8 Common Web Design Mistakes That Ruin User Experience (UX)
April 9th, 2013 by | No Comments »
Throughout the Internet you can find all manner of articles and blogs dedicated to telling you exactly what you need to do to create the perfect website design for mobile devices. You’ll hear different opinions on content, context, and outright design features that are a must for your site to be successful on the mobile web. However, few of these articles and blogs address the mobile website design issues that could be holding your site back, like these.
People who are using the mobile web are often people who are on the go. They want to look information up quickly and with as little pain in the process as possible. Don’t make them scroll through a ton of information they don’t need in order to find what they’re looking for. Less, really is more, when it comes to mobile website design content.
Use of Pop Ups
Pop ups are annoying in the best of times, and downright loathsome in the worst. On mobile devices, they can be completely problematic. It’s best to disable them altogether on your mobile website design for the convenience of users if nothing else.
Burying Your Call to Action
Mobile screens are small. Keep your call to action above the fold (in the visible screen people see when they land on your site) or your conversion rates will suffer.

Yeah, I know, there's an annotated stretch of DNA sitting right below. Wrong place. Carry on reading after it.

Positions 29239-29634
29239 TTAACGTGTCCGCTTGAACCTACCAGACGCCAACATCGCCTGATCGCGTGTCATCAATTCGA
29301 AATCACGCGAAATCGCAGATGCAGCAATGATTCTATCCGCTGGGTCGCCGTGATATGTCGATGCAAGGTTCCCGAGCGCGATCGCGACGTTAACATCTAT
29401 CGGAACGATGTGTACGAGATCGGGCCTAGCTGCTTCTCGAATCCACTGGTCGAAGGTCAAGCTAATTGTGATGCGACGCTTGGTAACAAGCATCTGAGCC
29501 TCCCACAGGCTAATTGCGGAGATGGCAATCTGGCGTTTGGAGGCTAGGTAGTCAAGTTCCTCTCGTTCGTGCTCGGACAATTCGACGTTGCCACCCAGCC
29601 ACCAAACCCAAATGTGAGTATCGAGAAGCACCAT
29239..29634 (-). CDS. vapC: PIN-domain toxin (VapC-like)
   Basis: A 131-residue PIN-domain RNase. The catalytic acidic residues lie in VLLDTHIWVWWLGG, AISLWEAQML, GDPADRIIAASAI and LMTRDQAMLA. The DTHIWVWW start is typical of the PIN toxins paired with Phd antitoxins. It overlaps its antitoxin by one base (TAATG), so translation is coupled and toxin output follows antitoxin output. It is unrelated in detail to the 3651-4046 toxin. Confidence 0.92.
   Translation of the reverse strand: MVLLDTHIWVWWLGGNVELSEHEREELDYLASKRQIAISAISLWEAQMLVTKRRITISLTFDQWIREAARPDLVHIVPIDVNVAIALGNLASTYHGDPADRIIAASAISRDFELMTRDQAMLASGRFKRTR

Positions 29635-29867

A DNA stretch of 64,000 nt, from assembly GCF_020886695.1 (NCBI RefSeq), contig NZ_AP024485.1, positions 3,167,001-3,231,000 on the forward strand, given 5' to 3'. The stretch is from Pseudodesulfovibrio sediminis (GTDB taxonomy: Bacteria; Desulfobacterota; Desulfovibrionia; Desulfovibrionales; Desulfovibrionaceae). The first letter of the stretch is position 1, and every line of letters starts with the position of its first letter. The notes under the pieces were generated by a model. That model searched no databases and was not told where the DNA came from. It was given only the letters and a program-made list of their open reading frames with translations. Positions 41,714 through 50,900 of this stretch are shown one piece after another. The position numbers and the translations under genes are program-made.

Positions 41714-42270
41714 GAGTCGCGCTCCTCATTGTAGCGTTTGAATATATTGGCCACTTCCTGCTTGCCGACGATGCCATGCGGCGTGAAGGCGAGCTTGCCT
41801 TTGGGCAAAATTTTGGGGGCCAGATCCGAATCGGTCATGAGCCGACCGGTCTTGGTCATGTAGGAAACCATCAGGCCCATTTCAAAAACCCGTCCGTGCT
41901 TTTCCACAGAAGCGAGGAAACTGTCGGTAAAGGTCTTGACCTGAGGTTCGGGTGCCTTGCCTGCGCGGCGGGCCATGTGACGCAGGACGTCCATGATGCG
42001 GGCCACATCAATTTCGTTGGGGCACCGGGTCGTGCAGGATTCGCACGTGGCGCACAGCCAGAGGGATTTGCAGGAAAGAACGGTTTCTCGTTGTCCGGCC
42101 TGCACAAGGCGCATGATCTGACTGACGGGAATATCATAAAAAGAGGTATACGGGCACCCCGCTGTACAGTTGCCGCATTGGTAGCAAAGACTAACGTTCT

Not Having a Responsive Design
Different devices are different sizes. You need to have a mobile website design that accounts and adjusts according to these variations. Failing to do so renders your content unreadable to some, if not most, of your target audience.
Links and Objects Too Close
Some fingers are fatter, flatter, or altogether less nimble than others when it comes to navigating around on their mobile devices. Placing links and objects too close together on the screen leads to a great deal of wasted bandwidth (a real problem now that so many characters have dropped their unlimited data options).
Buttons Too Small
Again the problem comes down to fingers. Not only do the buttons need to be large enough for the fingers to fit, but they also need to be spaced an appropriate distance apart so that fingers aren’t constantly tapping the button to the left or right of their intended targets.
Long, Complicated Forms
Mobile devices are portable, and are designed for people on the go. Often times people are in a hurry trying to get to the information they want in a timely, painless manner. Long, complicated forms make this impossible. Ask for as little information as possible from users if a form is absolutely necessary. If it isn’t necessary, save it for your desktop-friendly sites and skip it on the mobile websites.
Test, retest, and then test again. Test your site on multiple devices, multiple platforms, and in multiple conditions to ensure that your mobile website design is firing on all cylinders – not to mention providing a favorable experience for users on each of these mobile platforms.
These things are all small adjustments you can make in your mobile website design that will decrease user headaches and improve user experiences. Give them a try today and enjoy great improvements in response to your mobile sites.